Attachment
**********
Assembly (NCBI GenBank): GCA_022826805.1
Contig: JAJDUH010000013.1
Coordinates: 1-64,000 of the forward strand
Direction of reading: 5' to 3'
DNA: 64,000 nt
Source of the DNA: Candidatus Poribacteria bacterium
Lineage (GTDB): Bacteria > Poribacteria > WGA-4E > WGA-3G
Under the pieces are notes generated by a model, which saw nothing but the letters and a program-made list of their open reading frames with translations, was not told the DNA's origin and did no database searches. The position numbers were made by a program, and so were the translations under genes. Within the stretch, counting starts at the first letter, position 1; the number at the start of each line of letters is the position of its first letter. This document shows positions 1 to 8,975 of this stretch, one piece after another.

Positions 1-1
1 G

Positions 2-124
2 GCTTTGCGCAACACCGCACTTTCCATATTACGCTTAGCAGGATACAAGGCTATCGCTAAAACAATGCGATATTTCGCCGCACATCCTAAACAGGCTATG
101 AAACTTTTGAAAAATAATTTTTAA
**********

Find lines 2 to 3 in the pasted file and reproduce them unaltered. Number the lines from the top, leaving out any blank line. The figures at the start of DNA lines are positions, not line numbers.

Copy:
Contig: JAJDUH010000013.1
Coordinates: 1-64,000 of the forward strand